Twelve Angry Men Test | Final Test - Medium

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This test consists of 5 multiple choice questions, 5 short answer questions, and 10 short essay questions.

Multiple Choice Questions

1. Which juror accuses the juror who is adamant that he will not see the defendant set free of wanting to be the defendant's executioner?
(a) Juror Nine.
(b) Juror four.
(c) Juror Five.
(d) Juror Eight.

2. What important information about the jurors' behavior becomes evident during their deliberations in Act II?
(a) They are influenced by the judge's instructions.
(b) They are not interested in justice.
(c) Their judgment is affected by their own personal experiences and values.
(d) They do not pay much attention to the facts.

3. What reason does the juror who changes his mind give for doing so?
(a) He now believes the evidence is questionable.
(b) He admires the conviction of the juror who stood alone against the rest.
(c) He now believes the jury was too hasty.
(d) He now believes the defendant is innocent.

4. As Act II progresses, how does Juror Three's attitude contrast with the attitude of Juror Four?
(a) Juror Three is a bully; Juror four acts as if he has superior knowledge.
(b) Juror Three has a closed mind while Juror Four is willing to listen and consider new possibilities.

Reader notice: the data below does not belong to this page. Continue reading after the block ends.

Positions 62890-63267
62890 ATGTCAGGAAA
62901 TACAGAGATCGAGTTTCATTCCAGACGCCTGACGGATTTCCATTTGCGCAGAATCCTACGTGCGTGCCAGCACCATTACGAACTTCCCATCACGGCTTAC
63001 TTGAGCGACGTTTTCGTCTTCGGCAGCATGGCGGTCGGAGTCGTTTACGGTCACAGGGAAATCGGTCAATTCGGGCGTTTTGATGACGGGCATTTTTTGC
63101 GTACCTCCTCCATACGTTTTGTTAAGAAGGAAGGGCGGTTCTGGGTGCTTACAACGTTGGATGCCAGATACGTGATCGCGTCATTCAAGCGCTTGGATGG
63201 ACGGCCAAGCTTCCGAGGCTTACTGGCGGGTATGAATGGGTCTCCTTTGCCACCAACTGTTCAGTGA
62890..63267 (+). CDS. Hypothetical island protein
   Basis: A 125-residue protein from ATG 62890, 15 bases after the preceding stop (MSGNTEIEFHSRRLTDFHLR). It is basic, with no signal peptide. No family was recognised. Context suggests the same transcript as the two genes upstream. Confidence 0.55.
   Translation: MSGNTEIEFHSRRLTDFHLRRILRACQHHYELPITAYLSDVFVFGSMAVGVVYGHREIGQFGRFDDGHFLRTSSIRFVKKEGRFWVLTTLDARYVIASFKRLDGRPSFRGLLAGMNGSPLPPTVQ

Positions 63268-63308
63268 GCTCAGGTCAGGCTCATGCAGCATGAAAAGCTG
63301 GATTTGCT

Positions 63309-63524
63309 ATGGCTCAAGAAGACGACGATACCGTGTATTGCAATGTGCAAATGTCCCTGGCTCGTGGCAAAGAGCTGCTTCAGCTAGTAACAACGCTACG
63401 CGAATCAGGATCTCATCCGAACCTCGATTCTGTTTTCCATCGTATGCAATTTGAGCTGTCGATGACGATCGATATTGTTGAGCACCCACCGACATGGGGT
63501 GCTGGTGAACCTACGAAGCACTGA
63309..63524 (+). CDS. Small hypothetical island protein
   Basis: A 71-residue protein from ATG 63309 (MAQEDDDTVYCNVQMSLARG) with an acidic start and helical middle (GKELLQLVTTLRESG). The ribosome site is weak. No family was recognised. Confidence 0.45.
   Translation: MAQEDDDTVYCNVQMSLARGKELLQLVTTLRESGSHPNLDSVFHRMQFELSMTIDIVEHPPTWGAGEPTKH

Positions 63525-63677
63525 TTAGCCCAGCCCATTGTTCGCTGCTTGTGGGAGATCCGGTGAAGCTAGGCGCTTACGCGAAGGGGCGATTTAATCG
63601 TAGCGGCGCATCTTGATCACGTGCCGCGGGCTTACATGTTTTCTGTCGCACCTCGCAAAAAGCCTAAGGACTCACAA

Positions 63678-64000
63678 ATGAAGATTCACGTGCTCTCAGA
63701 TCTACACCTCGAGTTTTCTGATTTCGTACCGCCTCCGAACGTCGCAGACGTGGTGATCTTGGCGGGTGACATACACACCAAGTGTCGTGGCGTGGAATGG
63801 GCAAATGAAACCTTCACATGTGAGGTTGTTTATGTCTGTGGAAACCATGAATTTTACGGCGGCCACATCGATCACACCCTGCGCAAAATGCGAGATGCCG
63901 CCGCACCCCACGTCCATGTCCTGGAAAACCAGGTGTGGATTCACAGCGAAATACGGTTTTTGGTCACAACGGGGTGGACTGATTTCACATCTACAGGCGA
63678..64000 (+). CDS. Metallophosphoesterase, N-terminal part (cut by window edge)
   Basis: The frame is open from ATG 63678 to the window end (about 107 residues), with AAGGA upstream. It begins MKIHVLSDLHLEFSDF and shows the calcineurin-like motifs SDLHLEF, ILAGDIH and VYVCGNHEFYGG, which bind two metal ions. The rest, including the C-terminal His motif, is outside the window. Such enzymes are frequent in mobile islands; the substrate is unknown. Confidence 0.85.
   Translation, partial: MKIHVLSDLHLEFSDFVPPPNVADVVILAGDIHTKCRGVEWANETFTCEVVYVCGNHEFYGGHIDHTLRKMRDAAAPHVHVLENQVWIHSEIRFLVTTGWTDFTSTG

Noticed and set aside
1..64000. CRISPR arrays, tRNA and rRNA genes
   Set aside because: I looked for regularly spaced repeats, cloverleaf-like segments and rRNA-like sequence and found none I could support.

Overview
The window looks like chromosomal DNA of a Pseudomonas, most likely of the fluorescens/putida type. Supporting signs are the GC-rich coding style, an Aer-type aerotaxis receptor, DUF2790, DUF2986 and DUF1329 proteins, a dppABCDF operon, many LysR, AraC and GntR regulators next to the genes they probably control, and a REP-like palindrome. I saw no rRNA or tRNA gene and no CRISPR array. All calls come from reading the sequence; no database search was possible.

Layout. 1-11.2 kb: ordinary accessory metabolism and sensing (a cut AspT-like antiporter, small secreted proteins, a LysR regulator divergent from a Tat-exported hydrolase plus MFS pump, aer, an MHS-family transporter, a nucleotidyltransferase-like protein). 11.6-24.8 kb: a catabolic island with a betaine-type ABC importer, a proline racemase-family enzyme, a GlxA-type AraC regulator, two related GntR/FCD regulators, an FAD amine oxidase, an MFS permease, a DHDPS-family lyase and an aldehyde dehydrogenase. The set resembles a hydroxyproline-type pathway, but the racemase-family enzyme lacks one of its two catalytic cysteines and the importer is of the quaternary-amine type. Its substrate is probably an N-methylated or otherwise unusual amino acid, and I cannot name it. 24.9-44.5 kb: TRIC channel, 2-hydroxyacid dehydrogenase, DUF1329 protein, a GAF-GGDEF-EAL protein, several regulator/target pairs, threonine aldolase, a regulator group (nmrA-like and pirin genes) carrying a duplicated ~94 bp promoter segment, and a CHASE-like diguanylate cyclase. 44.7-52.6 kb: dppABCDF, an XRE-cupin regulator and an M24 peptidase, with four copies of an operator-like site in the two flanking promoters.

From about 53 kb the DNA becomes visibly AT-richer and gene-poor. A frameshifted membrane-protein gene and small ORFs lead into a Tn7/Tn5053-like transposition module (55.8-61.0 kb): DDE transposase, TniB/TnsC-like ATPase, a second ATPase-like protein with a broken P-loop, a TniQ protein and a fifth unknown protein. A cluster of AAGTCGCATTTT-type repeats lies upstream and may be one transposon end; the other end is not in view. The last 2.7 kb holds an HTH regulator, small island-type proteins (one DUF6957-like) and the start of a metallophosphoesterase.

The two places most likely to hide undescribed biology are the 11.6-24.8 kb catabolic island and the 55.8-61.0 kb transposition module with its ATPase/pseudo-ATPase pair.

(c) Juror Three is irrational while Juror Four reasons out his contributions carefully.
(d) There is no contrast; they are both influenced by the belief that the defendant is guilty.

5. Why does Juror Eight question the witness' assertion that he heard the defendant say "I'm gonna kill you"?
(a) He believes this might not have been possible because of the noise made by the passing train.
(b) He believes the witness is seeking attention.
(c) He believes the witness is too old to recall such details.
(d) He believes the witness was too far away.

Short Answer Questions

1. Of what is Juror Eight accused by an angry juror after others begin to change their votes in Act II?

2. What literary device is used by the writer when he allows Juror Three to prove something to the jurors that is exactly opposite to what he would have wanted?

3. Why does a juror change his vote after the discussion in Act II about the defendant's words?

4. What is the main outcome of this discussion about the words spoken by the defendant?

5. What significant information about the impact of an el train does the juror who used to live near it share?

Short Essay Questions

1. As the jurors contemplate the evidence given by the woman across the street, how does a comment from Juror Eight complicate the discussion?

2. How and why do the discussions of the old man and the alleged threats made by the defendant affect one of the jurors?

3. What do the events of Act II demonstrate about the group and about the influence of Juror Eight?

4. Referring to events in Act II, track the process by which Juror Eight is established as the protagonist.

5. What evidence of preconceived notions and prejudice does the writer present in Act II?

6. How is irony used by the writer in the confrontation between Juror Three and Juror Eight? What is the result?

7. How do the jurors seek to verify some of the old man's testimony?

8. What controversy occurs after Juror Nine shares his insights about the old man in Act II?

9. How does the writer use Act II to establish Juror Three and Juror Eight as the antagonist and the protagonist respectively?

10. How do threats contribute to conflict in Act II, and how are the conflicts resolved?

(see the answer keys)

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